Sleep habits in different countries tend to vary far more than most people anticipate.
The fundamental similarity of a flat surface to sleep on pervades, but there is often more variety than you expect. Looking at different cultures’ variations in lifestyle is a topic that is valuable for developing a better understanding of the world around us. It also provides insight into ways we could adapt our own habits in beneficial, fun, and interesting ways.
Sleeping habits in Japan differ quite dramatically to those in the West. Many of those ways could be worth adopting.
The main difference in Japanese bedrooms is that they sleep on the floor. Their beds, instead of being made up of a mattress and large bed frame, are constructed of several layers of bedding on the floor.
This is because traditional Japanese homes have floors made of tatami mats – soft grass and straw stuffed mats that act in a similar way carpet does in Western homes. This is not a surface you can put a large wooden bed frame on.
Also, this arrangement is often space saving as the beds (or rather, a specific kind of futon) are rolled up and put away every morning. Space is a more sought after commodity in Japan than in the West. Large, closely built cities have its inhabitants trying to makes the most of small living spaces, some even without a bedroom.
What makes Japanese beds different?
The tatami mats I mentioned before make up the bottom sleeping layer of Japanese beds. They act as a soft base to build upon and support for the sleeper. The additional layers above the tatami mat are a shikifuton/shikibuton (the main mattress), a kakefuton/kakebuton (the duvet), and a buckwheat hull pillow.
The shkifuton is like a small firm mattress made of cotton. Each morning, it is either rolled up or hung out to air in the sun (to prevent mold or mildew), and opens up the space.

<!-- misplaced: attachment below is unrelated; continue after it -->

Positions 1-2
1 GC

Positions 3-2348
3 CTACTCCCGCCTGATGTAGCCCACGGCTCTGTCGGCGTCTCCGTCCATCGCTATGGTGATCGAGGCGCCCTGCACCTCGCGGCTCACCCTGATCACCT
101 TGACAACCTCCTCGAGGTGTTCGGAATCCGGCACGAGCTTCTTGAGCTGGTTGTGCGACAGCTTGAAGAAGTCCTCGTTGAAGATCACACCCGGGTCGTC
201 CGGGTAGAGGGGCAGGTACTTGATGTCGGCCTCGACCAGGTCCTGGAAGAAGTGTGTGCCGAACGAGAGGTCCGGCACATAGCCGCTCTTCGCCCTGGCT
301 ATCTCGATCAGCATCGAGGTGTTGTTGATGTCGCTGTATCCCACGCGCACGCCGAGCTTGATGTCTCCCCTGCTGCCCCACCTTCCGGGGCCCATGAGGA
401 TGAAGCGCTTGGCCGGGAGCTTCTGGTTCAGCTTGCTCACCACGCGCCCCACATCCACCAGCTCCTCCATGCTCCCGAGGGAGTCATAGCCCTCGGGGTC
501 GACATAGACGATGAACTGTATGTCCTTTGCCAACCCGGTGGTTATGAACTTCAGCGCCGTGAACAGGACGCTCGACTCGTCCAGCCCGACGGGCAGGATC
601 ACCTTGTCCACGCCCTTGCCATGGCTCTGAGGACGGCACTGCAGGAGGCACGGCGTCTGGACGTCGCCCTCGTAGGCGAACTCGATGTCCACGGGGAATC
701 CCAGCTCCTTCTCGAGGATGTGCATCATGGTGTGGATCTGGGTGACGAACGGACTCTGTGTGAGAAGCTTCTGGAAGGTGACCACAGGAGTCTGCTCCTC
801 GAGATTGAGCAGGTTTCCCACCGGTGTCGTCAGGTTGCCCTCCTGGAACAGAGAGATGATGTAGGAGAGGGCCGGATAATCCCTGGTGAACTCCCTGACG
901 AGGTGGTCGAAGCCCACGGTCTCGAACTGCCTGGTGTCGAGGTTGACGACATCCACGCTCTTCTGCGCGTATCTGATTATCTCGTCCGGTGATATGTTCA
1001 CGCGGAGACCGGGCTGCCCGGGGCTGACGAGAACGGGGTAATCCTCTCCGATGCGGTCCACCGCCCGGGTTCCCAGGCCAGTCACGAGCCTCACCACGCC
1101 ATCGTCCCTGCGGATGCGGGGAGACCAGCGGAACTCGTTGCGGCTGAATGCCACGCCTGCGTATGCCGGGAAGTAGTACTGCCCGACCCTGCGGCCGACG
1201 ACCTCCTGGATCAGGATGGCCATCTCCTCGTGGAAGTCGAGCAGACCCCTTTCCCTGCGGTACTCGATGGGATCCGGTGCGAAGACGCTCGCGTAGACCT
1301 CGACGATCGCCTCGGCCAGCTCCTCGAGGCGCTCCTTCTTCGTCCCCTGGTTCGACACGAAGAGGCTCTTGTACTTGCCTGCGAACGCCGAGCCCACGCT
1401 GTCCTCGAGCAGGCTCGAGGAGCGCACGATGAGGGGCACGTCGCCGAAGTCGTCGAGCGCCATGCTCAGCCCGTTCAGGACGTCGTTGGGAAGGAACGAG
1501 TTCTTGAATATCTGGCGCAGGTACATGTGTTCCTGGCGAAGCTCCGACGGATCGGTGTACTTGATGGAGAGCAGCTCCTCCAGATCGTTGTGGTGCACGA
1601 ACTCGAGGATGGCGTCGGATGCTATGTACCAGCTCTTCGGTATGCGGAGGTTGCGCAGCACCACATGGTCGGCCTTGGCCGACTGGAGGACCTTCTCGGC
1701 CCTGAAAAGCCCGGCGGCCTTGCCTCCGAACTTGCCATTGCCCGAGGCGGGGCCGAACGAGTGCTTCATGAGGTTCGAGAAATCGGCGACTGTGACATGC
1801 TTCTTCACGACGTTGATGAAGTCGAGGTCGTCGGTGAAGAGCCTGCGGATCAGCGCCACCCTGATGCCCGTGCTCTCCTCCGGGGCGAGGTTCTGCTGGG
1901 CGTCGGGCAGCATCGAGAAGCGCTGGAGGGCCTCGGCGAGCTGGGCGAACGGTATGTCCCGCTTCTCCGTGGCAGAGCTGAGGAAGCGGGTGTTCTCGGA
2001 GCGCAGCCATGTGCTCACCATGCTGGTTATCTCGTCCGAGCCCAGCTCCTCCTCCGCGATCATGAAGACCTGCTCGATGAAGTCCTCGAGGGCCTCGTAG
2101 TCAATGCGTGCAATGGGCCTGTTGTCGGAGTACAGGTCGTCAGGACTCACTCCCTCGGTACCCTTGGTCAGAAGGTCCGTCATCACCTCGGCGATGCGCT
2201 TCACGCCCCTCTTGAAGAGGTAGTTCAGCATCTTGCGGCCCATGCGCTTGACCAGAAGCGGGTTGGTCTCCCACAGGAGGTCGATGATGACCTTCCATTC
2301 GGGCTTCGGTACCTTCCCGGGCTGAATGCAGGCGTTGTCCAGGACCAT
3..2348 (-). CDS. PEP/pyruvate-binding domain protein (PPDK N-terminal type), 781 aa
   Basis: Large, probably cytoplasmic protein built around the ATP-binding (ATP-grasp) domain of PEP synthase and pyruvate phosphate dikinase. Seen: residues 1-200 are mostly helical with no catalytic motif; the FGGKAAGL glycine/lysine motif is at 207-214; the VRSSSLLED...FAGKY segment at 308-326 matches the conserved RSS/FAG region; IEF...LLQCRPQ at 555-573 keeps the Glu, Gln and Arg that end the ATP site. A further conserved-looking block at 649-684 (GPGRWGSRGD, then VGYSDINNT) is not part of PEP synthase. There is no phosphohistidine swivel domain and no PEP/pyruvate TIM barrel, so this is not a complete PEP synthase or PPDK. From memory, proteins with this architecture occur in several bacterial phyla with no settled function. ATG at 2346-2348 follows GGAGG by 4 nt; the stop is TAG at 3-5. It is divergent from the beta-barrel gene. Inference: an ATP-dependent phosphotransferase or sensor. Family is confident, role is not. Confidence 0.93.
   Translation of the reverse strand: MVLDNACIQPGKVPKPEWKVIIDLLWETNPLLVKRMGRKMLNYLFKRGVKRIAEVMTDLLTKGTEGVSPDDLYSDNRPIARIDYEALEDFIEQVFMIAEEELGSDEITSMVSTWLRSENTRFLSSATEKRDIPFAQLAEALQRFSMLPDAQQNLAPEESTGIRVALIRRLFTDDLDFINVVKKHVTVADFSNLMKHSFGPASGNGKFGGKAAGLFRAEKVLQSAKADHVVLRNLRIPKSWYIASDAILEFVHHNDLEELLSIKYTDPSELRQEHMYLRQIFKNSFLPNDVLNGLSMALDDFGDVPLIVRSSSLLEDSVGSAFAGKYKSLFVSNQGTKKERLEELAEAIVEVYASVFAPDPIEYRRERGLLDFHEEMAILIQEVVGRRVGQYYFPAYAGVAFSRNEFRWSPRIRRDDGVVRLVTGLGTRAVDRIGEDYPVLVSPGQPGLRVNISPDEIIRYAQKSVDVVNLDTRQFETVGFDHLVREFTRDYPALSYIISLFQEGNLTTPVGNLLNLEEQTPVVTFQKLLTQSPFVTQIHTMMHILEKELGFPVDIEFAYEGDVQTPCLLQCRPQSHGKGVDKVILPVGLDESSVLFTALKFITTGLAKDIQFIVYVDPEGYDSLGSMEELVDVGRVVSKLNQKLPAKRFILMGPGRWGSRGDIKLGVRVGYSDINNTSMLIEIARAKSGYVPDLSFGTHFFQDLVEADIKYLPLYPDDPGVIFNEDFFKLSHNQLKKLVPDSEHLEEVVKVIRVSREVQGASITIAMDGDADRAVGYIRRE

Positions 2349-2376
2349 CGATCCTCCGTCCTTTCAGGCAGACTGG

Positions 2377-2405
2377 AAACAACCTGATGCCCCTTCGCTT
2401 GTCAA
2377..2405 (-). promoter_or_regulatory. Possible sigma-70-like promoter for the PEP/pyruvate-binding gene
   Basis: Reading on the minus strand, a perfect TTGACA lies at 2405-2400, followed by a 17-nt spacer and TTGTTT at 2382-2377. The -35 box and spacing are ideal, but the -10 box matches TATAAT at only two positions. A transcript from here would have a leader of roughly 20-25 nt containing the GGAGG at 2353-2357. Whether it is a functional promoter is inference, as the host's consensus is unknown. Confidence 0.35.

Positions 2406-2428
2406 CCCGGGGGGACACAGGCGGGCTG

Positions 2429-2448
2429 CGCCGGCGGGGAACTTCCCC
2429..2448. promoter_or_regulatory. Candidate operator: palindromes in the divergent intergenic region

The kakefuton is a traditional Japanese duvet filled with and made from silk fibers. It is acts well as a cover fro sleeping due to being made of silk, which has a number of benefits such as retaining and evenly spreading heat, being hypoallergenic, and being inhospitable to dust mites.
Lastly, the buckwheat hull pillow. It is firm due to being full of washed and usually organic buckwheat hulls contained in a sleeve with a fabric cover over the top. The amount of hulls within the sleeve can be adjusted for the firmness and comfort level of the sleeper.
One of the reasons for sleeping on the floor is it keeps you cool. In Japan’s humid summers, this is very important.
However, it is also pleasant for hot summers further north of the equator too. With the recent increase in hot summers, this might be the way forward.
Secondly, it is very good for space saving. You can fold away your sleeping area and have that bit of extra space. It’s a great arrangement if you want to have a more minimalist lifestyle too. However, if you’re not that stuck for space, it loses some of the charm when you must sacrifice part of your morning routing putting it away.
Finally, it’s also eco-friendly!
All the materials involved are sustainable. The tatami mats are straw, shikifuton is made of cotton. The kakefuton is made of silk, and the pillow is buckwheat.
All of this makes Japan’s sleeping habits very appealing. Who doesn’t need more space and a smaller carbon footprint?
Still, I doubt many of us will be giving up our large comfortable western beds anytime soon. But knowing that there are alternatives is never a bad thing.